Sandra Smith told me about one of her theories. That is, we shouldn’t just continue to do things to try to correct a problem with fines and the like, we should get to the root cause of the problem and do something about it. They had a problem in the ski resort of Whistler. They issue citations for drinking in public (on the sidewalks, this is not New Orleans.) Most of the tickets are written to young people 18-15 (no surprise there.) Sandra thought that this was an issue that needed addressing so she sat out to research it.
She found that most of these young people worked at the ski resort, lived in dormitory style buildings and needed a way to meet others (of the opposite sex) and to let off steam. She maneuvered some funds (actually coming from the citations for public drinking) and began a program of recreational activities for this age group. I know it sounds lame but give me a minute.
The programs included free movies in the evening, scavenger hunts on snow shoes (with great prizes), A Rocky Horror Picture show event, and the like. The first event drew six people. However with funding supplied by the citations and perseverance, her events now regularly draw two to three hundred people. Strangely enough, the number of citations for public drinking has dropped of substantially and the local young people seem much happier.
By the way, Sandra is no goodie two shoes…I have seen her enjoy a great single malt or even two. But she saw the problem and corrected it, seeing that citations did little to stop the behavior.
Ah to parking…
We kicked it around a bit and she felt that people don’t pay parking tickets (the habitual scofflaws) and hate to pay for parking because they feel that the money is going simply into the general fund and they feel that it’s being wasted, read that stolen, by the city.
What would happen, she posits, if the money were to go to something tangible that people could see, touch, and be proud of. (It’s her latent Shoupista showing through. Don claims that when money is collected for parking it has to be used for something people can feel, not simply used for an offramp 40 miles away.)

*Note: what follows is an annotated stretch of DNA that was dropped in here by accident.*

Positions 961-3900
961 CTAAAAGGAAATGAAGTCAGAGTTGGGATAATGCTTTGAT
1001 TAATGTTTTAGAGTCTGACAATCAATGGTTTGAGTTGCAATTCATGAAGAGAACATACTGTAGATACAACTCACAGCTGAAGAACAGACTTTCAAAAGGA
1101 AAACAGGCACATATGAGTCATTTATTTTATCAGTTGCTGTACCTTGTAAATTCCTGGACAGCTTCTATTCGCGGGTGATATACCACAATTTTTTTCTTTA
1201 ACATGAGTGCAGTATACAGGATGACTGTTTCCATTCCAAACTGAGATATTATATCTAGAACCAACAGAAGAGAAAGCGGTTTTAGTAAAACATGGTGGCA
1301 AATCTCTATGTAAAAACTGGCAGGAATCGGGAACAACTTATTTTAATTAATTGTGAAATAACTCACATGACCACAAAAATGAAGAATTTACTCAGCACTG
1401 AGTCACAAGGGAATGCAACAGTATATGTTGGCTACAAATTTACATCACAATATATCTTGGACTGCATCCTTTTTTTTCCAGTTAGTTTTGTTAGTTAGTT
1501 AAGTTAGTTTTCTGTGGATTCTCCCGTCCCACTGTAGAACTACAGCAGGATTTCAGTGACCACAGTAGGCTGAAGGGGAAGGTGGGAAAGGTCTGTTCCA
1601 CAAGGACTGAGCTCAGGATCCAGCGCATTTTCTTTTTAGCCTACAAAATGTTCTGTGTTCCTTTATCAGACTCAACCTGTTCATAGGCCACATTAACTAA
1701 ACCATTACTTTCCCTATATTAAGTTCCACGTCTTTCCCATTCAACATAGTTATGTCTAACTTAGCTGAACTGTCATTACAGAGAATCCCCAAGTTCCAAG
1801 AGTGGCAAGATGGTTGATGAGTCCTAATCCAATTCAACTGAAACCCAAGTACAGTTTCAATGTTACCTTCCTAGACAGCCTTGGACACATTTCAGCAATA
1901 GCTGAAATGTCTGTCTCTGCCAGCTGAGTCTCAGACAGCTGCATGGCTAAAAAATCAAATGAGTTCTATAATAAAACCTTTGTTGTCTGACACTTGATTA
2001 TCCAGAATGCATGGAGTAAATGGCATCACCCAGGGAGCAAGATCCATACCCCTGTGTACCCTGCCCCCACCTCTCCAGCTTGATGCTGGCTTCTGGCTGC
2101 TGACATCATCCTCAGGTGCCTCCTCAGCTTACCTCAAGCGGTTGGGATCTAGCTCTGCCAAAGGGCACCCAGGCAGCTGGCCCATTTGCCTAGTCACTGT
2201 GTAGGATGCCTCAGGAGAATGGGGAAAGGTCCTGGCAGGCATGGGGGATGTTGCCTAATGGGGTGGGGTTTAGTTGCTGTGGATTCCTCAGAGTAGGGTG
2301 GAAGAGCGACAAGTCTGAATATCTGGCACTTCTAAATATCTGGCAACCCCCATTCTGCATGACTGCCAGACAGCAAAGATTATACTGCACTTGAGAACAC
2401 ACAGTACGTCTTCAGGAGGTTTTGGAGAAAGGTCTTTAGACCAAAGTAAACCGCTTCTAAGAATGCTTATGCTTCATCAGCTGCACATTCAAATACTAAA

Consider what would happen in the parking business if people knew that when they paid a citation, the money went to a new park, or new streets, or, says Sandra, better yet the children’s ward at the hospital. What a great PR scheme, not to mention good works, to have a child standing next to parking meter thanking a driver for the money for his or her chemo. It doesn’t get any better than that.
People would look on parking fees, and citations, from an entirely different viewpoint. When you park you are doing something positive for society. I can see it now, citizens going up to a driver that walked away from a parking meter without paying and saying “Hey, Fellow, did you forget to pay. There are kids in the hospital that need that money.” People would pay their fines and actually feel good about it. And what politician is going to be against this idea – money for kids, new parks, is really bomb proof.
Hmmm Sandra may have an idea, and from her new position she may be able to flesh it out and lead the pack. Canadians have a reputation, not unearned, for being “nice.” Maybe this one, in her native niceness, has come up with a winning idea.